Lest we forgetThe number of dementia patients is expected to double by 2030; it is imperative to sensitise the Nepali people on Alzheimer’s and dementia
A growing number of the elderly in Nepal are suffering from varied problems, as longevity is a societal success story but also a strain on health resources. As Nepali society is passing through a phase of modernisation, the traditional family support system is breaking down as family members are migrating to the Capital or out of the country. The elderly people left behind at home are facing health and social problems. Many elders today are living alone and are vulnerable to not only loneliness and depression, but degenerative diseases such as dementia, and also other physical diseases.
The Senior Citizens Act 2006 defines individuals over 60 years of age as elderly. Nepal’s retirement age policy does not match the present context. People are still productive at the age of 60, but lack of opportunities to get a new job despite their immense experience has made them feel obsolete. Meanwhile, improvements in public health have expanded life expectancy to 68 years for males and 70 years for females. It’s time we all came forward and gave space and scope to our senior citizens to live a dignified life, enhanced space for retired elders and promoted motivational programme interventions to give them a healthy and fulfilling social life. Lack of engagement despite their potential and loss of identity after retirement has led to dejection, depression, anxiety and mental illness like dementia.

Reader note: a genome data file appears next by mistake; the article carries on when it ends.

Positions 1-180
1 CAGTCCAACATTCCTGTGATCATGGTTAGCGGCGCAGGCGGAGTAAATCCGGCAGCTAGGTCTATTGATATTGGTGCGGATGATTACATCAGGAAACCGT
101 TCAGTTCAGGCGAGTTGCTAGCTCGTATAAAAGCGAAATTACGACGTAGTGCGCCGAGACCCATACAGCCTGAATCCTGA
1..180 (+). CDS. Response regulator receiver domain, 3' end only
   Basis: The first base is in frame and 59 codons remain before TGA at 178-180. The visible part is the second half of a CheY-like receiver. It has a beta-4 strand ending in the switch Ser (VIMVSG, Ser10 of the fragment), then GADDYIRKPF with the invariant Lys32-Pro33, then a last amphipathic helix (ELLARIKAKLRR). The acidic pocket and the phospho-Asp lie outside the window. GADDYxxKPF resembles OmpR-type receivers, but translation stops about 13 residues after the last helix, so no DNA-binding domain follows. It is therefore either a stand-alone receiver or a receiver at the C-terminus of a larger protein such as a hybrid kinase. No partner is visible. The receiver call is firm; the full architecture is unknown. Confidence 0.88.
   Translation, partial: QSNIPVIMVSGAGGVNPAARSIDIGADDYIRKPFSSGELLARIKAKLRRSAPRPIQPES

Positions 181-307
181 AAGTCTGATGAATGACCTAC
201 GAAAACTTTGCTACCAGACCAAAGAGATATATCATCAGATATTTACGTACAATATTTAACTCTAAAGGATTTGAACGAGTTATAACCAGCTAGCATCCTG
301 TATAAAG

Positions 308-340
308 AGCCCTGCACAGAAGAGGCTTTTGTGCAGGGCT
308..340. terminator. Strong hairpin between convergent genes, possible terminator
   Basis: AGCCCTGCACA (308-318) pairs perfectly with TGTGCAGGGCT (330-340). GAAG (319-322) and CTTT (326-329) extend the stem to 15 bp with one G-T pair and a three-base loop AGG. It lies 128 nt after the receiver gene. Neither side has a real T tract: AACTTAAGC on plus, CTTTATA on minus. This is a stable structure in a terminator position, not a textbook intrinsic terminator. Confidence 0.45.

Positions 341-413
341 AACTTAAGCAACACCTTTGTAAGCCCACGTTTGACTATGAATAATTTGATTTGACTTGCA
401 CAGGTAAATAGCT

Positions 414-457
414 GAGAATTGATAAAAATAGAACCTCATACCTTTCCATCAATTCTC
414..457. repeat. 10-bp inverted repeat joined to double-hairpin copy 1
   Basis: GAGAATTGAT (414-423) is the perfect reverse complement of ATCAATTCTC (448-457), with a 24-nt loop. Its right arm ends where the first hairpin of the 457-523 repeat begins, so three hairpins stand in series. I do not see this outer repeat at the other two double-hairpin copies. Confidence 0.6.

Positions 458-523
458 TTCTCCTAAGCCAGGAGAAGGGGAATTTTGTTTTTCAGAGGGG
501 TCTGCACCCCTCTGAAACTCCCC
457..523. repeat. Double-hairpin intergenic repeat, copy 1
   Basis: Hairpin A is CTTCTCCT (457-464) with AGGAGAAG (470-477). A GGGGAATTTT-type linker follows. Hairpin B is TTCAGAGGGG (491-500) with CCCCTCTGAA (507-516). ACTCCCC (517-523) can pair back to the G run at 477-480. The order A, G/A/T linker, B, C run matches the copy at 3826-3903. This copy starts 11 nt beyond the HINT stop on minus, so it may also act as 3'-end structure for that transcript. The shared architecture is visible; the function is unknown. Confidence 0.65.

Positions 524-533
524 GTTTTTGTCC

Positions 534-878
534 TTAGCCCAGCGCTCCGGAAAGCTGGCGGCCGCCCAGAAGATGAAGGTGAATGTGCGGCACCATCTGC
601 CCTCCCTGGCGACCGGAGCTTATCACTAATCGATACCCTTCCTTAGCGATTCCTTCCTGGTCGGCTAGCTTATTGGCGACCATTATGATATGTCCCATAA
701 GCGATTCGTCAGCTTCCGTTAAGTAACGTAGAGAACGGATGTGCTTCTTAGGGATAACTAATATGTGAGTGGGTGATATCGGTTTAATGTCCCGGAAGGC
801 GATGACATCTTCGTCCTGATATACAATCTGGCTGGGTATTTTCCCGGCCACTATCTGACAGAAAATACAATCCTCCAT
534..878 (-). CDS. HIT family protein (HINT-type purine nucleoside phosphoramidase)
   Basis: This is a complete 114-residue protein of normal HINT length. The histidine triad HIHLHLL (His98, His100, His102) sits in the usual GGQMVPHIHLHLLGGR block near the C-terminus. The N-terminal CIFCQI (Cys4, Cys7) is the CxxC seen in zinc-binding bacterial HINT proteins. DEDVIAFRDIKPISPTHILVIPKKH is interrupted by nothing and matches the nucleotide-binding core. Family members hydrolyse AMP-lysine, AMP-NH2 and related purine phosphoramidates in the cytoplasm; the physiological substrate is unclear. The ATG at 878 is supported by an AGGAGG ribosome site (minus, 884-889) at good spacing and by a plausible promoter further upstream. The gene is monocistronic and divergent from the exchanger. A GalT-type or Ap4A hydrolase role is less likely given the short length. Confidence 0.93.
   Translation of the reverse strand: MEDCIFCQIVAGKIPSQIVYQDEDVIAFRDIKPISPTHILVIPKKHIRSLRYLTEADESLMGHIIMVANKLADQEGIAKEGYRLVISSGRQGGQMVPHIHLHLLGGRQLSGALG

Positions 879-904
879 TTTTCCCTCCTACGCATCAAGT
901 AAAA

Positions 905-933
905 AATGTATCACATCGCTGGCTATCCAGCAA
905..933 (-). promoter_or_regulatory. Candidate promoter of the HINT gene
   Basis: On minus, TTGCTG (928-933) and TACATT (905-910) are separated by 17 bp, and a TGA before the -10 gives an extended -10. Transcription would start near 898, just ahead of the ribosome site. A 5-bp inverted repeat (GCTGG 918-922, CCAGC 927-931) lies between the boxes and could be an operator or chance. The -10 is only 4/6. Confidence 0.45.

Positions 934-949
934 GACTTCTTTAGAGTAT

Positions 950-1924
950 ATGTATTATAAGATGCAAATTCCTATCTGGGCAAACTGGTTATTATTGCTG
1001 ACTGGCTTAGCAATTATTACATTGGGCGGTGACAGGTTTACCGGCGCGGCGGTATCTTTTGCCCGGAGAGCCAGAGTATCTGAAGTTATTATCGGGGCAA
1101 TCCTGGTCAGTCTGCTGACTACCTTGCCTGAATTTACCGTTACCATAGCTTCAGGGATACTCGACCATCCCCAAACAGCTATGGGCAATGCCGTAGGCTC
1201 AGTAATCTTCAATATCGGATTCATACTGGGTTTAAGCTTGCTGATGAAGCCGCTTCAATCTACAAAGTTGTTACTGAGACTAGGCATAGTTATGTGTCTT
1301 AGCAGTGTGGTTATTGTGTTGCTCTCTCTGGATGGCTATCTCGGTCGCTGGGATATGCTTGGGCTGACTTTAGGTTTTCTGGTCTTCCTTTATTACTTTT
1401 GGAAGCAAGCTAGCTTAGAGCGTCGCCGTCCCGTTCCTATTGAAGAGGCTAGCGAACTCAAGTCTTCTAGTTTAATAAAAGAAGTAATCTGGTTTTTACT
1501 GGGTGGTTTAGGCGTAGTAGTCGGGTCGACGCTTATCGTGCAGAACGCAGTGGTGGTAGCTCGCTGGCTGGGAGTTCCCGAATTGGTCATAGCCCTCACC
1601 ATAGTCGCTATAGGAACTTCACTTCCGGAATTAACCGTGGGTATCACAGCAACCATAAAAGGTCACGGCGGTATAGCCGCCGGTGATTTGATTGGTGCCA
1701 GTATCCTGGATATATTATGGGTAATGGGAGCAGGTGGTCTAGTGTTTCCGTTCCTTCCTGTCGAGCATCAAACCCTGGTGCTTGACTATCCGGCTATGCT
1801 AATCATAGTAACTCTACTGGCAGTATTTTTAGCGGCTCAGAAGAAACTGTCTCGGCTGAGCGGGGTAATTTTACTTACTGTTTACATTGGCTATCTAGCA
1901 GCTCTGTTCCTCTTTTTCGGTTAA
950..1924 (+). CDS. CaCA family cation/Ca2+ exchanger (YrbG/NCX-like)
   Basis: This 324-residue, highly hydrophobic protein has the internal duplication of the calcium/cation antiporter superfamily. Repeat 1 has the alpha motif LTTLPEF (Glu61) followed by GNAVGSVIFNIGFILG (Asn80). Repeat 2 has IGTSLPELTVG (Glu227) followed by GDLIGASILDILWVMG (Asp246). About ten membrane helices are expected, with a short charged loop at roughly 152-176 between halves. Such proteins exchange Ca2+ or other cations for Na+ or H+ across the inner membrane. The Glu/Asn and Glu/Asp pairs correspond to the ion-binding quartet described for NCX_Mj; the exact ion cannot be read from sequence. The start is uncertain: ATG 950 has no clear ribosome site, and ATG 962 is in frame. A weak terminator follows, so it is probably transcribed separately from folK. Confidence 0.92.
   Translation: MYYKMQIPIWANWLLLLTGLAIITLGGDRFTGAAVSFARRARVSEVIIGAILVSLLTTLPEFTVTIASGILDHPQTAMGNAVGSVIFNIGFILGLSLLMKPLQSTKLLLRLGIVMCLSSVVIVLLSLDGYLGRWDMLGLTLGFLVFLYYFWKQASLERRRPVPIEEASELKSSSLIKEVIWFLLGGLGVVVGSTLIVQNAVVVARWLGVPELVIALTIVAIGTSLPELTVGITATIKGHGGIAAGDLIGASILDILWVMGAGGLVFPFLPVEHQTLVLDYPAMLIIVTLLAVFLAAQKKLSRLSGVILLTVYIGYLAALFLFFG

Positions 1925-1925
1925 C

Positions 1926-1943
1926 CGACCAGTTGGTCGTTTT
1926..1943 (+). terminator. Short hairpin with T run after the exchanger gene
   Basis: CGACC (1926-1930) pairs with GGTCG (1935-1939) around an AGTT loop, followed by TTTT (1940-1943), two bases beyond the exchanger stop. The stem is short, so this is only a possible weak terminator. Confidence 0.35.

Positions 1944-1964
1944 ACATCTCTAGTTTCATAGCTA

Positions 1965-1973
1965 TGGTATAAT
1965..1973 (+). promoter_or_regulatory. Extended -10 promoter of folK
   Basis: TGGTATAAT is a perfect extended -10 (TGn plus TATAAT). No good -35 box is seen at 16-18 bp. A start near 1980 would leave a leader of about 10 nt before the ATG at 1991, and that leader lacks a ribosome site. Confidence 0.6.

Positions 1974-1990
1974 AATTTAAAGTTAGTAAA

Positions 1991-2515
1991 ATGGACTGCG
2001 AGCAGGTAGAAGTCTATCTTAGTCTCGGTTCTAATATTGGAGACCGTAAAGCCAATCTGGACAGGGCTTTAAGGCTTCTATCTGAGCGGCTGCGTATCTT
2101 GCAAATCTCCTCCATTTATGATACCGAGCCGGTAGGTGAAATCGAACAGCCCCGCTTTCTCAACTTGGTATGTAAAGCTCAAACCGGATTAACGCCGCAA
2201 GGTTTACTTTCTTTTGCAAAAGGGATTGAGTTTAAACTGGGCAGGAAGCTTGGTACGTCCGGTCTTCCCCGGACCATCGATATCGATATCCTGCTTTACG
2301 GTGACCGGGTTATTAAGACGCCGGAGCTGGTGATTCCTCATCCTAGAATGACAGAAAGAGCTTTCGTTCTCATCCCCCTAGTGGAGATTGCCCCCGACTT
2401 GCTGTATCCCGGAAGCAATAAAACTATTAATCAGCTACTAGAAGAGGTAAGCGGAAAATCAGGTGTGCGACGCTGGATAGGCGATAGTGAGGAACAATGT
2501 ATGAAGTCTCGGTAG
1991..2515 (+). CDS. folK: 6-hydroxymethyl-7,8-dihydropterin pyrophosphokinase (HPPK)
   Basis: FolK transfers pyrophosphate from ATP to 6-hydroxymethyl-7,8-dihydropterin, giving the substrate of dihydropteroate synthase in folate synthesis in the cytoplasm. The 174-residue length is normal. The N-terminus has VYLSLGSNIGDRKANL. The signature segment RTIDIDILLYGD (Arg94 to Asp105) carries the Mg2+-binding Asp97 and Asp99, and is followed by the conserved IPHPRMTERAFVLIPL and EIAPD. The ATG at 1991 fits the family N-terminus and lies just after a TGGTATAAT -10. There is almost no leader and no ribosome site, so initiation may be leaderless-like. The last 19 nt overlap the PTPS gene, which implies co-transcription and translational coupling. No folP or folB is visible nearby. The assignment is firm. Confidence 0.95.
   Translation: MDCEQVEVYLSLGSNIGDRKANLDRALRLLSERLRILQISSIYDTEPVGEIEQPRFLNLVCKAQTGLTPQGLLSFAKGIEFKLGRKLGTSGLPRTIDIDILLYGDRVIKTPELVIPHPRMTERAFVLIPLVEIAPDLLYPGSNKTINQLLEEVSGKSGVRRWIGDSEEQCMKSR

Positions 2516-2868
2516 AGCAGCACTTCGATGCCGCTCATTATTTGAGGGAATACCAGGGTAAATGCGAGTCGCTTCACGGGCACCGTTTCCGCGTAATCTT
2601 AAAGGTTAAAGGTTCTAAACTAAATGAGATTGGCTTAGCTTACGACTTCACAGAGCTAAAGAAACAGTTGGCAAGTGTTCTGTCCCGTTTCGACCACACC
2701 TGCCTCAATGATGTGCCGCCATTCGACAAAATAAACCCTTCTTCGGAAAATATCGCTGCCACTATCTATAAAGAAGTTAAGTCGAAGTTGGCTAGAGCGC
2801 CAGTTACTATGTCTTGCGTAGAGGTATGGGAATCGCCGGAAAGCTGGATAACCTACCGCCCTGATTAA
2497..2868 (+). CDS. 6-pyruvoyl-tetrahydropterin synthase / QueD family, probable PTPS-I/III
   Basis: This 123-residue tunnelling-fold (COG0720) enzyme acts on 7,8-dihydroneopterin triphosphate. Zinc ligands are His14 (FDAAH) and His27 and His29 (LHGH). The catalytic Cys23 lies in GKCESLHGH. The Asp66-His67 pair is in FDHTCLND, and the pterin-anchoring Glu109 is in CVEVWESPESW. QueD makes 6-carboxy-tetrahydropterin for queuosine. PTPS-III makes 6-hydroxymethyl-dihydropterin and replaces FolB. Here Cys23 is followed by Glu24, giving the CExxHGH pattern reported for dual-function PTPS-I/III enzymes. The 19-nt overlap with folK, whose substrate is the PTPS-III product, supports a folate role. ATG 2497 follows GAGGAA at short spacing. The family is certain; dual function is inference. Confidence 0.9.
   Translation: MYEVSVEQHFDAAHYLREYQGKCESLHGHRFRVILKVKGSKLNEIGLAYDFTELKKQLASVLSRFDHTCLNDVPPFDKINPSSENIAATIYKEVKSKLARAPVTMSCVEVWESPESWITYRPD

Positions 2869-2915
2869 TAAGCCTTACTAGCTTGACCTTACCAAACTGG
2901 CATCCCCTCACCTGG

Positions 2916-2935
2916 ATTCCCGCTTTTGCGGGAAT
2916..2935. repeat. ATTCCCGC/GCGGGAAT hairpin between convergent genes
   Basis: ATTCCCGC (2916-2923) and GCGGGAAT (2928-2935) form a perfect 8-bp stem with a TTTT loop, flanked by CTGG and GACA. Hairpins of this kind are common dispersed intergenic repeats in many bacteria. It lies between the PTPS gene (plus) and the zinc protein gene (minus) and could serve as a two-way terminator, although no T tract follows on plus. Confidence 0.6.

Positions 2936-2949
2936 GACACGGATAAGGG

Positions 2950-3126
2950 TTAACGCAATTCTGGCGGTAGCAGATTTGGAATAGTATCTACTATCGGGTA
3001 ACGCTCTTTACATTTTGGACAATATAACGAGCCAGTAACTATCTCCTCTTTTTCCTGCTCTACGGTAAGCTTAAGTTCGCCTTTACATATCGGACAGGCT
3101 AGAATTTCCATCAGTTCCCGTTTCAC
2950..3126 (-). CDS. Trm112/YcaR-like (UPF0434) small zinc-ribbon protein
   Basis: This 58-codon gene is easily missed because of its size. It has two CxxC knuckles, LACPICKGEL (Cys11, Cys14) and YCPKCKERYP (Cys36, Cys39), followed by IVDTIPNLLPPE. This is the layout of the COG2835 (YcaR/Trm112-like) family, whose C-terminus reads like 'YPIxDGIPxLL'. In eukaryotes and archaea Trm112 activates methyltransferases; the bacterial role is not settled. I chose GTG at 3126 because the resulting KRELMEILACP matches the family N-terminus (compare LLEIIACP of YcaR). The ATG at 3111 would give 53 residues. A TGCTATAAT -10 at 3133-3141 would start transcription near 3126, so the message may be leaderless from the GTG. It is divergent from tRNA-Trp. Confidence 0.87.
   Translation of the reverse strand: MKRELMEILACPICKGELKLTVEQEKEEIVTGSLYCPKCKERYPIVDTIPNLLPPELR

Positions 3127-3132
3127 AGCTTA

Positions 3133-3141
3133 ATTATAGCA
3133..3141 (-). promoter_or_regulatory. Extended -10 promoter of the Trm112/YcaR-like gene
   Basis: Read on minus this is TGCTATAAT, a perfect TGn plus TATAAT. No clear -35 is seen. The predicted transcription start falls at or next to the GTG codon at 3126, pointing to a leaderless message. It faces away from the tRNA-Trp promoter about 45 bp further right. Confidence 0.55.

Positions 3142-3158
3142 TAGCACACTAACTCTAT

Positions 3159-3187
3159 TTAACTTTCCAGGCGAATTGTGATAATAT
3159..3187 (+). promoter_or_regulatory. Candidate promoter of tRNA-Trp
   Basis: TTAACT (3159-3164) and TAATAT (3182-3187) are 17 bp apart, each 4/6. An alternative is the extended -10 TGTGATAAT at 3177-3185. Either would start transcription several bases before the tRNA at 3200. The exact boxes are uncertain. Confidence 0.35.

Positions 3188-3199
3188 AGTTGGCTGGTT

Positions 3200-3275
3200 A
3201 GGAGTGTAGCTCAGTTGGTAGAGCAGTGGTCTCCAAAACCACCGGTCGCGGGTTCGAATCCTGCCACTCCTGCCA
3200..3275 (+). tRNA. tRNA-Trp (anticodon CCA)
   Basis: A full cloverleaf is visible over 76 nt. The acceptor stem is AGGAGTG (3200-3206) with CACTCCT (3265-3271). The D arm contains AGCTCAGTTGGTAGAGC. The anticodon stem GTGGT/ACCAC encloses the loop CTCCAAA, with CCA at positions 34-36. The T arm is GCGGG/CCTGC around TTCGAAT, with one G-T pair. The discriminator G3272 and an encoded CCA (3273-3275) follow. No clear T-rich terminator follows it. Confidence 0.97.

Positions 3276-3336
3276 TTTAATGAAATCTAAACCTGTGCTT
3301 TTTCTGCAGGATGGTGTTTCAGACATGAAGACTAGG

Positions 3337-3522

The Alzheimer’s Disease International, a global federation of Alzheimer associations, estimated that there were 78,000 people with dementia in Nepal. The figure is expected to swell to 134,000 individuals by 2030. Dementia is a disease and not a consequence of ageing. Alzheimer is a type of dementia that causes problems with memory, thinking activities and behaviour. Nepali society is still not well aware of Alzheimer’s and other types of dementia. Many people believe that it is old age madness. Hence, it is imperative to sensitise the general public on Alzheimer’s.